Qualified Consumers Search ‘Long Tail Keywords’
Competition is fierce online, including for local businesses trying to rank their services in search results for local leads. The fact is, qualified consumers search very specifically and we want to present a strategy that most of the competition will fail to execute. It is about targeting the ‘long tail of search’ and it requires optimizing content more specifically.
‘Long tail keywords’ involve targeting less obvious and more specific search keywords & phrases in pages & content. These keywords will have fewer consumer searches … but they will also have less competition. For the business properly optimized, being visible to the most highly qualified consumer will not only become possible but highly likely.
The ‘Long tail’ is about being there when the person who looks a little harder and who is a little more specific when they want something you offer … is searching!
‘Long Tail Keywords’ Explained
The Long Tail theory was originally explored by Chris Anderson in his Oct 2004 Wired Magazine article describing how the web might influence getting new business. Anderson, Editor of Wired Magazine at the time, later authored his best selling book ‘The Long Tail’ to better detail his theory.
As it applies to better search engine optimization and to marketing – the idea with ‘The Long Tail’ is to be visible for as many keyword variations of one’s core business focus as is possible.
Proven below this theory shows that, while a business may generate less search discovery per ‘long tail’ keyword (i.e. 3 Bedroom Condo Greenwich Village) than it will for the most competitive keywords (i.e. New York City Condo), the collective impact on the actual business of those ‘long tail’ variations might outperform that of the most obviously targeted. Again, the more specific the search term is (or keywords are) the less competitive it likely is in search results. The assumption being that most business competition has either only focused on the most obvious keyword searches or that they are not bothering to optimize content at all. The assumption is also that there are consumer leads out there searching much more specifically than most people.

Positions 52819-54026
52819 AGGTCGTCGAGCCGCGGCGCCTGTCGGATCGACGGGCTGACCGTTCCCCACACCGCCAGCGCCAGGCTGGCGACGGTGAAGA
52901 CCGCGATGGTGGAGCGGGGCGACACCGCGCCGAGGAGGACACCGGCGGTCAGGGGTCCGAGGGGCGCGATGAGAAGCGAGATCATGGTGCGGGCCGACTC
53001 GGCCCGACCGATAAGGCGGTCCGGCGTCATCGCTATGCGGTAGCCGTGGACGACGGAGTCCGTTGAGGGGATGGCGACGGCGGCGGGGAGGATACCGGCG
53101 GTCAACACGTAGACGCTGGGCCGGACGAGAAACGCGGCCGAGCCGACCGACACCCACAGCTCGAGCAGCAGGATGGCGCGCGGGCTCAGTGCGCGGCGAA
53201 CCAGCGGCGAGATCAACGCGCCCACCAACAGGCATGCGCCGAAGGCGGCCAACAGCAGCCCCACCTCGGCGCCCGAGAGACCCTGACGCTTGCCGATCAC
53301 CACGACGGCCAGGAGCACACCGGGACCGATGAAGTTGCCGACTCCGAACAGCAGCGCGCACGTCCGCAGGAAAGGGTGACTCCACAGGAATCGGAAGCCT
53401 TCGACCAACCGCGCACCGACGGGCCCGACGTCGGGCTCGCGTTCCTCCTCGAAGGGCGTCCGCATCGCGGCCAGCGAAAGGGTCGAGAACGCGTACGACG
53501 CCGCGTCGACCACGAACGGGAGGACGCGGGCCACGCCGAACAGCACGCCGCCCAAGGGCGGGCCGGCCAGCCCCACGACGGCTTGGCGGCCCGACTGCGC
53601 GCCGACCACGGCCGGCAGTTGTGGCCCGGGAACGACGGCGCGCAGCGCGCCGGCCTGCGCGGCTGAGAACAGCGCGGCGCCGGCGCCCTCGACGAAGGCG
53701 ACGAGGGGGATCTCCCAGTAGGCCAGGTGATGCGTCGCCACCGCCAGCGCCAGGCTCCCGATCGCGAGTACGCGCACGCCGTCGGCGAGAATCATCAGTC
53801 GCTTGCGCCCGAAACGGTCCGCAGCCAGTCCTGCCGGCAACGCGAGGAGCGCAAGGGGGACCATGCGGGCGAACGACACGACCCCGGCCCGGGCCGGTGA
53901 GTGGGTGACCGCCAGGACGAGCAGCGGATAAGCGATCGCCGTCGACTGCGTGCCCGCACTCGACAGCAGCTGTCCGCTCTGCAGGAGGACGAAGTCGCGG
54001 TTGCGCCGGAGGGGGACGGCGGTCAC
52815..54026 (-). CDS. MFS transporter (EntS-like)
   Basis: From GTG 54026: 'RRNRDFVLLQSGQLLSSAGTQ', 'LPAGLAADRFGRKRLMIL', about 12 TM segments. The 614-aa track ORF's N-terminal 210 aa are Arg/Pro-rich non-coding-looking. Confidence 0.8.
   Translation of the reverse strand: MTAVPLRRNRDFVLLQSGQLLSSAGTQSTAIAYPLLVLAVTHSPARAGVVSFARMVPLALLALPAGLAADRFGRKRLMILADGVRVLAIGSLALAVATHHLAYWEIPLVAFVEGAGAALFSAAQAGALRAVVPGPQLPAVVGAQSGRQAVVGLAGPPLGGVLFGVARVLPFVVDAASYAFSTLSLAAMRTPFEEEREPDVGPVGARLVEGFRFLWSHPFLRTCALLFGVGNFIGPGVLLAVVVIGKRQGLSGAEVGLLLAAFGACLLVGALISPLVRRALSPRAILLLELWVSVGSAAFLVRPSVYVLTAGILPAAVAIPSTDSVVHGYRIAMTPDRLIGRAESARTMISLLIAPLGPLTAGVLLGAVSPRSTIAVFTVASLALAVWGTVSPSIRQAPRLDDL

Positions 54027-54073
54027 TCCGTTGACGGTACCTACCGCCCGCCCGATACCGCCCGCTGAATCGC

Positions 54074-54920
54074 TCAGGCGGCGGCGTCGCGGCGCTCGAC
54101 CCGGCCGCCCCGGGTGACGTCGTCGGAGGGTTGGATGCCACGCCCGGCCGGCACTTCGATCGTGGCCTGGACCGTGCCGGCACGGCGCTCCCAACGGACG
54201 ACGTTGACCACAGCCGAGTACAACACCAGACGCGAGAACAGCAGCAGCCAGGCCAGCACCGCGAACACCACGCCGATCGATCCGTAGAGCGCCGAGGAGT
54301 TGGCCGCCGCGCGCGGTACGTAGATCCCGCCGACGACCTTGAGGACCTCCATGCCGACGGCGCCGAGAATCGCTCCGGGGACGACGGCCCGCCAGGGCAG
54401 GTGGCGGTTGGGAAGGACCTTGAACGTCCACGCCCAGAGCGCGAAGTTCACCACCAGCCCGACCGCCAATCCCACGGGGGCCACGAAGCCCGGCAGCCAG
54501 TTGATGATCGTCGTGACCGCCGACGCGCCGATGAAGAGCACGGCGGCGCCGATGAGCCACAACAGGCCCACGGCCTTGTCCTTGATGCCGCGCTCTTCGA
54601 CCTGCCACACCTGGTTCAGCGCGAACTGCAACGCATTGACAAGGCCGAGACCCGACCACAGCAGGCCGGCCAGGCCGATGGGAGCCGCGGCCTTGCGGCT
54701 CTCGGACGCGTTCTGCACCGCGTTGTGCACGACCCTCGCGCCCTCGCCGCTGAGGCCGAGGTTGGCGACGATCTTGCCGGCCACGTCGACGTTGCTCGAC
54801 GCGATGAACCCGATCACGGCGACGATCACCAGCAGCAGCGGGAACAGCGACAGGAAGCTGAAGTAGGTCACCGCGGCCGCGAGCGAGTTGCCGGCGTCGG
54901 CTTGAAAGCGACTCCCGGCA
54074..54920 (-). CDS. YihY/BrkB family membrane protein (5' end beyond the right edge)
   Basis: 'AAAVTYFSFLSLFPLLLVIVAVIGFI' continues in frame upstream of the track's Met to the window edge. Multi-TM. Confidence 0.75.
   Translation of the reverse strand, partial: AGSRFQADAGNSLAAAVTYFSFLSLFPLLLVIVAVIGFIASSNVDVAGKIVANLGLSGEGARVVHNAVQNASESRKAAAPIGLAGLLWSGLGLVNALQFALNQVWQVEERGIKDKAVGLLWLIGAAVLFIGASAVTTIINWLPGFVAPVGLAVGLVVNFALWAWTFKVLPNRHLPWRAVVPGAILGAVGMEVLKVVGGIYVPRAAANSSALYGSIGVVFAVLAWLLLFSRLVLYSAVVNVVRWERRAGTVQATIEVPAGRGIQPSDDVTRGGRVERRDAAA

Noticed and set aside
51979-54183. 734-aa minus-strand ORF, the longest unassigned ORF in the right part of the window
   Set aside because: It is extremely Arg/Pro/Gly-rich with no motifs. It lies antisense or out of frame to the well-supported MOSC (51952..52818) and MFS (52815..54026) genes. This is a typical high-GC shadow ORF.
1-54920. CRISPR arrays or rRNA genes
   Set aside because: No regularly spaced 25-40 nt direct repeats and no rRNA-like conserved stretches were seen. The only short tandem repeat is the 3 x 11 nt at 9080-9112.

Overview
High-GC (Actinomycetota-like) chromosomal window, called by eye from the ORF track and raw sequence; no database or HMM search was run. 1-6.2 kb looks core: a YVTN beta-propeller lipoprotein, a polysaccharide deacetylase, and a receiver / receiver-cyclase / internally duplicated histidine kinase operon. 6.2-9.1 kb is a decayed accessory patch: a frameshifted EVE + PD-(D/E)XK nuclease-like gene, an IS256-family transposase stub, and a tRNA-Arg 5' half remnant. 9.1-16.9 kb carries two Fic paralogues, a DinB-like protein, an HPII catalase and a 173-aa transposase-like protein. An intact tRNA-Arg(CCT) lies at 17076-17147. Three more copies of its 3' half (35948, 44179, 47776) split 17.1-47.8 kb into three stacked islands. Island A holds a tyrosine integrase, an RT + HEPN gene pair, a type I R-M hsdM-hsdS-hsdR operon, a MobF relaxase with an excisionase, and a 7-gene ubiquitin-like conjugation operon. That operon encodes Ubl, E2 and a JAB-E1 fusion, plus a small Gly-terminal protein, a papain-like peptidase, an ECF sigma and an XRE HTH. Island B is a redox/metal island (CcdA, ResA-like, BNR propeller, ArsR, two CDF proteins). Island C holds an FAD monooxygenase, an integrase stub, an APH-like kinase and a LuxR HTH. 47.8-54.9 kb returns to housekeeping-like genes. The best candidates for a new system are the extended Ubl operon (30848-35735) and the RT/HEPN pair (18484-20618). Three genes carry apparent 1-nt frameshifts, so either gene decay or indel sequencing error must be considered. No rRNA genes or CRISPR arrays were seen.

An SEO strategy placing focus on ‘long tail’ keywords is one capable of not only capturing more total traffic but also better more highly qualified traffic. This is NOT meant to suggest a business should give up targeting the obvious searches (i.e. New York City Real Estate). On the contrary, the argument is to target more … less competitive … terms (i.e. 3 Bedroom Condo Greenwich Village) in the search engine result pages. It can mean being visible when extremely qualified people, demonstrated by their specific effort, search. Search visibility is undoubtedly one of the most cost-effective marketing strategies there is; however, solely pursuing the most competitive search topics limits a marketer to the most competitive searches.
Analysis Supports Long Tail Keyword SEO Strategy
Research shows that people do search more specifically. To demonstrate the ‘Long Tail’ theory here is traffic analytic data drawn (in 2007) from a ‘publish lots of content coverage Vail CO Real Estate Agency’ client of ours. This agency had broad keyword indexing for both the most sought after (and then also the not so sought after) targets. Their pages and blog posts focused on being indexed for everything going on in the area & community as it relates to local Real Estate. We examined one month of data to demonstrate ‘long tail’ search discovery success for this (will remain anonymous) agency in Vail, CO.
- Short Tail being the town’s name and state plus the words 1) property, 2) real estate, 3) home or 4) homes
B. Total ‘Long Tail’ search discovery equaled 825/1,015= 81%
- Long Tail being as many variations relating to obvious local searches as is possible
a.) different areas of the town were equal to 130 total searchers arriving on website
b.) condominium complexes equal to 299 total searchers
c.) new developments equal to 89 total searchers
d.) local clubs equal to 101 total searchers
e.) local business news or info equal to 27 total searchers
f.) listings or specific local streets equal to 32 total searchers
g.) local builder-developer news equal to 56 total searchers
h.) random/ miscellaneous news equal to 91 total searchers … hey, they blog about what’s going on locally a lot!
Albeit anonymous, the data above demonstrates ‘Long Tail theory‘ success based upon discovery for less targeted keyword variations; that discovery amounting to 81% of the overall search traffic and 435% more visitors than what the short tail of search delivered. That’s a lot of traffic and a lot of potential for highly qualified leads!
We’d argue the Agency is not only a cost-effective marketer but one that is capturing the most highly qualified eyeballs!